Kyubo is a strange game. All it takes is one look at the odd-looking main character and you'll get an idea of what a weird combination of influences it happens to be. What is that little guy anyway? He kinda looks like what would happen if Ang from the Avatar cartoon met one of the shadow creatures from Ico. Sprung from the keyboard of former Angry Birds programmer Marco Rapino, Kyubo is the first effort of his spinoff studio Chestnut Games. But this title is about as far from the ubiquitous physics flinger as it gets.
When you boil it down to the core elements, it's clear that Rapino definitely set out to try and mess around with existing gameplay conventions. Kyubo is a mixture of a puzzle game and a platformer. That experimentation is certainly evident once you boot up for the first time. From the quick set up via a comic strip to the atmospheric and creepy music setting the mood, Kyubo is something different for sure.
You play as some kind of ghost prince shadow boy royalty who's trapped in a giant, labyrinthine dungeon beneath a palace and needs help escaping. Each level in Kyubo presents a series of puzzles and obstacles that you will have to make your way through. But the path to the end is up to you and how you decide to combine different platformer game elements and puzzle components. There are parts in the game where you will have to solve a Tetris puzzle while moving your guy through it, jumping from platform to platform.
Just going about the standard platformer motions and timing the right jump will not be enough to get you through. You and your little shadow man will have to figure out how to call on the spirits and get them to help you use all of the magic cubes in the game, which will help you disarm traps, enable triggers and access far locations. It's a cool concept.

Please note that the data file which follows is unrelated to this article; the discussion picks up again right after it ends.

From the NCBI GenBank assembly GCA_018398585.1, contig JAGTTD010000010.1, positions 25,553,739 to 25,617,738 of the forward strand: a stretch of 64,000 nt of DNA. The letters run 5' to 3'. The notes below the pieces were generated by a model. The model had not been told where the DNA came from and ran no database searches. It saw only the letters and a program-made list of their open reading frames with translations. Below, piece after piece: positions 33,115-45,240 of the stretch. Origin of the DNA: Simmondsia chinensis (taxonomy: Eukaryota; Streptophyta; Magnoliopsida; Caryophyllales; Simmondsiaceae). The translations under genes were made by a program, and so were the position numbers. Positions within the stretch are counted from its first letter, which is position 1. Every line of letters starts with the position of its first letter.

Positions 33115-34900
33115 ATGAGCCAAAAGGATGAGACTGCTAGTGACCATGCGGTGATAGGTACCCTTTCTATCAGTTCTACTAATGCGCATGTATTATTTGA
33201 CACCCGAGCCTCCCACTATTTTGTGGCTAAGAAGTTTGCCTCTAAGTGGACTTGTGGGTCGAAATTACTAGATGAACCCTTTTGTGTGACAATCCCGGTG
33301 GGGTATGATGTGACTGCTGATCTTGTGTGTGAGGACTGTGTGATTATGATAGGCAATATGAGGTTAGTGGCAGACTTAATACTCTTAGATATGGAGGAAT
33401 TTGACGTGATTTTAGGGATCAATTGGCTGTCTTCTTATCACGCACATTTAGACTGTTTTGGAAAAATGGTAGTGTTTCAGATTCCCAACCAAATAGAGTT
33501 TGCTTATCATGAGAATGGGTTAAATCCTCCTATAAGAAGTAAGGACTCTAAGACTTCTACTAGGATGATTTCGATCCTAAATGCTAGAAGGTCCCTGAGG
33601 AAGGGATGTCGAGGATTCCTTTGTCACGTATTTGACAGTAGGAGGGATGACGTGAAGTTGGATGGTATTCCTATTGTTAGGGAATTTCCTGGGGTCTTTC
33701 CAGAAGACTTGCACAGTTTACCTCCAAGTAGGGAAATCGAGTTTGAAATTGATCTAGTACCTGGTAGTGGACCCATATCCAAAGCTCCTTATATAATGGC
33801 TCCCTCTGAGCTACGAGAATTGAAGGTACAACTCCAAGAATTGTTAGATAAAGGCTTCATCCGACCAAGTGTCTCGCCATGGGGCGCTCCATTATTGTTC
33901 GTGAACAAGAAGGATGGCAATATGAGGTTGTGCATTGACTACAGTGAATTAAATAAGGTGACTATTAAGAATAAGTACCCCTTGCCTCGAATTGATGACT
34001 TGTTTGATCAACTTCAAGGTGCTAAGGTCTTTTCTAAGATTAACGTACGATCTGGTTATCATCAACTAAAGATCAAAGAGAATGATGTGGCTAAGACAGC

Sometimes the price paid for experimentation comes at a loss of consistency and balance and Kyubo certainly suffers from some of that. The tightness of the programming is certainly evident, with the responsiveness of the menu and platformer buttons being smooth and buttery. Although I did manage once or twice to get Kyubo stuck in-between the pixels of a platorm that should have squashed me. In a way, the polish of the programming almost feels out of place with the bizarre setting and art style. But it's certainly not uninteresting.
The first couple of levels will introduce you to the different things you can do, before you really dig into the meat of the game's 70 different stages. The main character will help you along with his own little running dialogue to himself. The blocks that you can control will gradually become more and more versatile, expanding from the simple up and down commands that you can give them at the beginning of the game.
In perhaps its strangest bit of experimentation, Kyubo has pulled off something that sets itself apart from every other mobile game out there now. Amazingly enough, Kyubo is free of in-app purchases. Talk about experimentation! Who would have thought of such a concept? Okay, I'm kidding a little bit with the hyperbole, but it's always refreshing to see a title appear without a microtransaction or ad-serving business model baked in.
Ultimately, this is a cool effort from an already established iOS talent. While I don't think Kyubo, as it exists now, has the right combination of influences and elements to come together into something that will set the world on fire, I do think that it's a great bit of experimentation and will likely lead to something even better.